TEAM Energy’s Head of Operations, Timothy Holman, explains the outcome of the UK Government’s ESOS Phase 3 consultation and what the changes mean for organisations that fall into scope.
Following a Government consultation last year, The Department for Business, Energy and Industrial Strategy (BEIS) has published the long-awaited outcome detailing how they are planning to strengthen the Energy Savings Opportunity Scheme (ESOS). Formal guidance for how the changes to the scheme should be implemented by ESOS Lead Assessors is expected to be published in due course.
Recognising the variation in ESOS reporting from Phases 1 and 2, the consultation’s aim was to explore how to raise the quality of ESOS audits from Phase 3 and beyond. This included helping participants take action to reduce their energy and carbon emissions and ensure ESOS recommendations are supportive of the UK’s Net Zero 2050 commitments.
Organisations that comply with ESOS will be pleased to know that some of the big-ticket recommendations are being saved for later phases. However, there are some changes to Phase 3 that will impact the shape of your audits and reporting. As we are currently in Phase 3 of ESOS, it is advisable to make sure that your Lead Assessor is aware of the new guidelines.
What is changing in ESOS Phase 3?
Some of the proposals we expect will be implemented ahead of the Phase 3 compliance deadline in December 2023. Many of the proposals for Phase 3 are being carried through as non-mandatory guidance, with a view to make them mandatory for Phase 4.
Here are some of the key additions for Phase 3 organisations need to be aware of:
– The reporting will be standardised to improve the audit quality. Assessors will be required to use a new template that will be designed with stakeholders and made available in time for participants to make the necessary changes to reporting.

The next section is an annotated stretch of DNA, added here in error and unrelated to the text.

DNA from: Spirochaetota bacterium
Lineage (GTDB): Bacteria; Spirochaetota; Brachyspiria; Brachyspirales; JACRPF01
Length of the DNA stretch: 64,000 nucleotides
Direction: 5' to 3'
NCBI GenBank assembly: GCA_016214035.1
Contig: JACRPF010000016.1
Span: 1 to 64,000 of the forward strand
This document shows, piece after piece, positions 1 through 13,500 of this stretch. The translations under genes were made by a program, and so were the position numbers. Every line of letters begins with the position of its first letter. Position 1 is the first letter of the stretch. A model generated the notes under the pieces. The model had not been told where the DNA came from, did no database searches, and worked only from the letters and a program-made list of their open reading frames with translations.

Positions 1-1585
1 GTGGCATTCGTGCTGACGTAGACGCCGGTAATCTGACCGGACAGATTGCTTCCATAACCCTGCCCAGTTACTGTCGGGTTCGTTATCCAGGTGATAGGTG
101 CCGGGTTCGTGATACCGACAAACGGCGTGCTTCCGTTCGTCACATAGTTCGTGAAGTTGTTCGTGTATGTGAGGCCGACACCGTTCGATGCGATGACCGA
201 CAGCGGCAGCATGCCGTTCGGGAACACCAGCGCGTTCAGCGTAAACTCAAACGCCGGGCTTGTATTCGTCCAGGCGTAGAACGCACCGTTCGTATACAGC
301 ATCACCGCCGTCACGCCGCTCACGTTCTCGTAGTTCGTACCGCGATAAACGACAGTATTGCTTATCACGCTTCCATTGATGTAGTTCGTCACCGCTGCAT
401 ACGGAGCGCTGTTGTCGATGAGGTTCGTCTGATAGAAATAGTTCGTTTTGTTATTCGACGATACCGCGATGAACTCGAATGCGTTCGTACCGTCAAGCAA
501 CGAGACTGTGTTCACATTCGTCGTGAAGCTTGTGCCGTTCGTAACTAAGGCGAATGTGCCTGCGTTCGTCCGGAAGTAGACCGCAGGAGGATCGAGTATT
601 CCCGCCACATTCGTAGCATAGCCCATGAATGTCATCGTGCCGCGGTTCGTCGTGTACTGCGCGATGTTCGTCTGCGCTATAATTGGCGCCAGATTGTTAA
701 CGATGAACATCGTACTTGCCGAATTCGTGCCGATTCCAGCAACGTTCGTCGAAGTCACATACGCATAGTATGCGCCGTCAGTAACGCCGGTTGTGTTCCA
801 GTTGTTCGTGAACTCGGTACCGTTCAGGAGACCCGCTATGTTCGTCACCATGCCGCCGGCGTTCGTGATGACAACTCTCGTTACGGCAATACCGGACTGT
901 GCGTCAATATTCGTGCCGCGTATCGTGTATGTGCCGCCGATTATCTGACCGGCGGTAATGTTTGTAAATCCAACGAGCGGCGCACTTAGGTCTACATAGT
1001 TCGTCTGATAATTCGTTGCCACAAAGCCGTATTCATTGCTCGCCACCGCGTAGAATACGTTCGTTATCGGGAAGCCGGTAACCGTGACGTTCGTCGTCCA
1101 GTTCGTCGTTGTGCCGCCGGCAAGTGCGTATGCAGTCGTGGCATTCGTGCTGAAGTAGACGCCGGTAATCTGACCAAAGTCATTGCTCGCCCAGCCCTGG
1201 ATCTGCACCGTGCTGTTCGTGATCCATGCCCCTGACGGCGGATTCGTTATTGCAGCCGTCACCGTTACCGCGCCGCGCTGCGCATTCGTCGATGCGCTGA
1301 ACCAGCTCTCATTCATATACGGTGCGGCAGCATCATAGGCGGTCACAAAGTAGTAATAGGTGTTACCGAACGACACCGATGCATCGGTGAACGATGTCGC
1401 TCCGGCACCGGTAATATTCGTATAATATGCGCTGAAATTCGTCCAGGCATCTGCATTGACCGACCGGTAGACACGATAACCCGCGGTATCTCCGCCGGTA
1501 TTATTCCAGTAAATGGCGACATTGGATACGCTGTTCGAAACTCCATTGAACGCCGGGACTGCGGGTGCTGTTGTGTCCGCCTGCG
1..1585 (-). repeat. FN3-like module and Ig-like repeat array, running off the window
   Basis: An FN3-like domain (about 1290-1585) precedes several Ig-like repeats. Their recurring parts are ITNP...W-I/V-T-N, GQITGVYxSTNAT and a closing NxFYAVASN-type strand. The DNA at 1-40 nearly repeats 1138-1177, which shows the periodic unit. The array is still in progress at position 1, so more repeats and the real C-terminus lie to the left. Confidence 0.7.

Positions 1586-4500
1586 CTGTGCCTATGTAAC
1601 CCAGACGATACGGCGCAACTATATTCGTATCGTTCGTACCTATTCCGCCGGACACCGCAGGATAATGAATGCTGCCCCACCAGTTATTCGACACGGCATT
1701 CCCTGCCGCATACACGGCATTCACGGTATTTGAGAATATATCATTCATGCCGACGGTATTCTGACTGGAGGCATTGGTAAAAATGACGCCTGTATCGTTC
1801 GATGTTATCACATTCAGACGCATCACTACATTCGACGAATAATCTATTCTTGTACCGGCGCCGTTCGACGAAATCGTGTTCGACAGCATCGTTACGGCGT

– With this, proposals for a standardised ESOS recommendations template will also be taken forward.
– Changing the de minimis exemption to up to 5% of total energy consumption, to help participants realise greater energy savings from areas of the organisation previously not included in audits.
– One of the proposals included mandatory thresholds for site sampling, however this has been delayed until Phase 4. However new guidance on site sampling will be provided for Phase 3 audits.
– Where available, an analysis of half-hourly energy data to be included in reporting.
– ESOS reports will need to include an overall energy intensity metric within the overview section of the report in terms of kWh/m2 for buildings, kWh/unit output for industry and kWh/miles travelled for transport.
– There will be a requirement for additional data to be collected for monitoring and enforcement in ESOS reporting.
– And finally, the requirement to set a target or action plan to be submitted after Phase 3, which organisations will be required to report on during Phase 4.
What will happen with Phase 3 audits that have already been completed?
BEIS has said they will delay the changes that will significantly impact the number of site visits needed to be carried out, but in the interest of ensuring parity across participants, they are implementing changes that ‘may require some additional site visits…or alter the requirements for the ESOS report…or information reported to the Environment Agency’ as detailed above. It is most likely that when the details of this are published, for anyone who has already completed their Phase 3 audits, changes will need to be made to the reports to include additional information and to standardise the report format.
What will ESOS Phase 4 look like?